"Good morning, Siri," I croaked.
"Good morning, Alexander. By the way, it's already 5:57am," Siri said.
"I'm not ready for sarcasm yet."
"I do not know what you mean by that. Would you like me to search the web for 'sarcasm'?"
"No thank you. Can you remind me to go to my endocrinologist this morning at 8:15am?"
"Your reminder is confirmed for 8:15am."
"Thank you, Siri," I said.
"I live to serve," she replied.
At 8:15am, Siri made a honking sound and the screen read, "Endocrinologist reminder."
I got in my car and drove silently, my new companion resting atop some spare coins in the cup holder. I thought about turning on the radio, but I wasn't sure what Siri would think of my listening choices. So I kept it switched off until we knew one another better. I arrived at the medical complex about a mile away from my house. I slipped Siri in my pocket and went inside.
I've been groggy lately, but I chalked it up to the after-effects of a big week that included the premiere of my new clarinet concerto and a lot of good press. I had been riding on a high, but in the days after those concerts I ran out of steam. This happened one other time, right after the two weeks at Cabrillo. Then it felt like my whole body went into shut-down mode for many days. This wasn't as bad as that, but the feeling was similar.
"How have you been feeling?" the human doctor asked me.
I replied at length, going into detail about the energy dip, also the scary dance with the detached retina issue several months back.
The endocrinologist said, "Your thyroid level is still below the normal range, but your total testosterone is way too low again. 129."
This number, untreated, has been as low as single-digit 7 with me (when normal is 300 to 800). When it is that low I am incapacitated, shriveled up on the coach, alternating between freezing and boiling flashes. It's horrible. It has also been as high as 1,100. Hormone man! This confuses me because I have been diligent about applying exactly one packet of AndroGel every single day, exactly as prescribed. I don't know how this number was 1,100 over a year ago, 680 six months ago, and 129 last week. My body produces none of it anymore, so it seems strange that my number is dropping steadily when I am artificially applying a constant amount every day. It doesn't make sense.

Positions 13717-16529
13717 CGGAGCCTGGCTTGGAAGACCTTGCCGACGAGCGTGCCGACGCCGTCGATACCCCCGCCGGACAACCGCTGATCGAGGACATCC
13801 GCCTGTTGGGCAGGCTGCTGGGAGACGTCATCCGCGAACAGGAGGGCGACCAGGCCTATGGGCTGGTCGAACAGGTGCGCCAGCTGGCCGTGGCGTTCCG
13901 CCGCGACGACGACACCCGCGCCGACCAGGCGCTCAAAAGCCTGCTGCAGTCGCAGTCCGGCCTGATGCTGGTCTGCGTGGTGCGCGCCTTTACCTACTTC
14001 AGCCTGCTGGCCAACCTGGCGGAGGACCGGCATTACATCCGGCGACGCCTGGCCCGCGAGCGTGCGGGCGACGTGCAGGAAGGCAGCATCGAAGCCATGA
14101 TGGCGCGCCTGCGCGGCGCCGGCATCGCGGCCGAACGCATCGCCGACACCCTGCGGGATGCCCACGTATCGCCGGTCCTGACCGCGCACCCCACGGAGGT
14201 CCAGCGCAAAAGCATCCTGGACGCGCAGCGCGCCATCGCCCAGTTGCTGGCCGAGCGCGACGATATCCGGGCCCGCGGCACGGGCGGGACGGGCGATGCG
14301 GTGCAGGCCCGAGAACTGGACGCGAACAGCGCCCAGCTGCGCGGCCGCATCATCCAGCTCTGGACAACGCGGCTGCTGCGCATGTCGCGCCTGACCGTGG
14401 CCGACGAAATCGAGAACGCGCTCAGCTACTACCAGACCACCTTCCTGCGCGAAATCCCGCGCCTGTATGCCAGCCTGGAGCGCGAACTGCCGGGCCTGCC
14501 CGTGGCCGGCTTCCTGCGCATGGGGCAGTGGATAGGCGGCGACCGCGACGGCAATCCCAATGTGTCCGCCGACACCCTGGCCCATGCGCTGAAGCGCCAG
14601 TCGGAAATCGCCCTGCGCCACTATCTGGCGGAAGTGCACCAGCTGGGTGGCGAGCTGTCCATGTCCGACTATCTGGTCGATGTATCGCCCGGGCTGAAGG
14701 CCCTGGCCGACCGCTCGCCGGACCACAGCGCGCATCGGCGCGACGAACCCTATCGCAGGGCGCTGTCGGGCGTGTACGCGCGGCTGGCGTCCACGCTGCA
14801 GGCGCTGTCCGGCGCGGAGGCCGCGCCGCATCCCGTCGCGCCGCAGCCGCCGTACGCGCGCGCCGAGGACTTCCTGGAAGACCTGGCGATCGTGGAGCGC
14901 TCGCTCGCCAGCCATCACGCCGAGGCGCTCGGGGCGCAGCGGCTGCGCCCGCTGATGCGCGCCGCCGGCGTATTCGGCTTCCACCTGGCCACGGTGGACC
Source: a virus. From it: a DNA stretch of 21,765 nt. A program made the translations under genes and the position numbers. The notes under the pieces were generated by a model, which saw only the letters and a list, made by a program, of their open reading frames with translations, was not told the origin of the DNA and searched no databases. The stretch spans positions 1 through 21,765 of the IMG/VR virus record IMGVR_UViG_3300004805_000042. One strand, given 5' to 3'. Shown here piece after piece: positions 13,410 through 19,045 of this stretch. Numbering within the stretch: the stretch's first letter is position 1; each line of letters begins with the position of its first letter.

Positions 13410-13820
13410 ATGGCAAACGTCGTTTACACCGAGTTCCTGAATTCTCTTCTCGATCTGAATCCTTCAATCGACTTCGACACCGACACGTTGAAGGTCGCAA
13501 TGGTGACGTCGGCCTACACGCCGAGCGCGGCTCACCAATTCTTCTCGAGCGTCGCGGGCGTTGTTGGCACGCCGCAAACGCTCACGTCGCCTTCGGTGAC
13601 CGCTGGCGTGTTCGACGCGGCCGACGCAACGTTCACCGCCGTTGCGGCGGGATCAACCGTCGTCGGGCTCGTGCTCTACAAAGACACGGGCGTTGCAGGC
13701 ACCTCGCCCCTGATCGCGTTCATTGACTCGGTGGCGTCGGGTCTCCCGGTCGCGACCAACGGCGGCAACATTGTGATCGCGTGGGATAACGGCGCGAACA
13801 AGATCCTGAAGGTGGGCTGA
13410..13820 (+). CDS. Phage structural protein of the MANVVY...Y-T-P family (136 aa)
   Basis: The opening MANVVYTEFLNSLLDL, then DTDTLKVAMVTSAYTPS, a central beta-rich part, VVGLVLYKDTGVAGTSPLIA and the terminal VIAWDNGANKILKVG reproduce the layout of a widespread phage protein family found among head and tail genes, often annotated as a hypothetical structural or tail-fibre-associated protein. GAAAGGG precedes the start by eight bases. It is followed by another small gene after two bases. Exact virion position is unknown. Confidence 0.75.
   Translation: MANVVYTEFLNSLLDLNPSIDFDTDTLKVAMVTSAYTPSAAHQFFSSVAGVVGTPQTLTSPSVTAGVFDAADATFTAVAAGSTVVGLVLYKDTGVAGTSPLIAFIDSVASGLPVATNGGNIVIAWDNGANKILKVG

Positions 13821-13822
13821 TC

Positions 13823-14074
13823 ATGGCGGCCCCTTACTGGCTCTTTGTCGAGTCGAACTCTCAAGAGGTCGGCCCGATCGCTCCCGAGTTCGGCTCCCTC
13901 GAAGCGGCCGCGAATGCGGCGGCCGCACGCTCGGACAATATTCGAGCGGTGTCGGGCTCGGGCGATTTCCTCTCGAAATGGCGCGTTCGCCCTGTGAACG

This kind of thing used to worry me, but the retinal specialist overseeing my central serous chorioretinopathy has coached me on how to let go of anxiety. I can't control the numbers from my blood tests, and I don't know as much as endocrinologists do about how to treat panhypopituitarism and diabetes insipidus as they relate to craniopharyngioma resections. So I just let the doctors do their thing and I take solace that I am in good hands.
But we do discuss the finer points, just to be sure we're not missing anything.
"You apply the AndroGel every single day?" he asked.
"Yes. After my shower. Every day."
"After is good," he said. "Believe it or not, I've had patients who apply AndroGel and THEN they take a shower."
I burst out laughing. "Why not save a step and pour it straight down the drain?"
"I know, I know," he replied, turning up his palms and rolling his eyes.
This is why doctors and medical assistants have to ask so many obvious questions. Adults will do the darndest things.
So, there is no answer for now. I am increasing my thyroid dosage again with a re-test in two months. After a long discussion that satisfied me, we are keeping the AndroGel dosage the same, despite the drop. At this dosage my level has been as high as 1,100, so it is prudent to keep it the same and see where my numbers are in two months. Going too high could be dangerous because of my high blood pressure and coughing asthma. Everything in endocrinology is a balancing act. Tinker and wait two months. Tinker and wait two months again.
"Siri, can you remind me to get more blood tests on December 15?"
My calendar chimed with a new entry on December 15: "Get more blood tests."
"Siri, why do you think my testosterone level is dropping?" I asked.
"I'm on it."
I waited a few seconds, thinking for a second that she might have an answer.
Siri said, "How about a web search for 'Why do you think my testosterone level is dropping?'"
"Siri, what's the meaning of life?"
"I can't answer that now, but give me some time to write a very long play in which nothing happens."
"You're really funny, Siri! You just made my day."
"You're certainly entitled to that opinion, Alexander."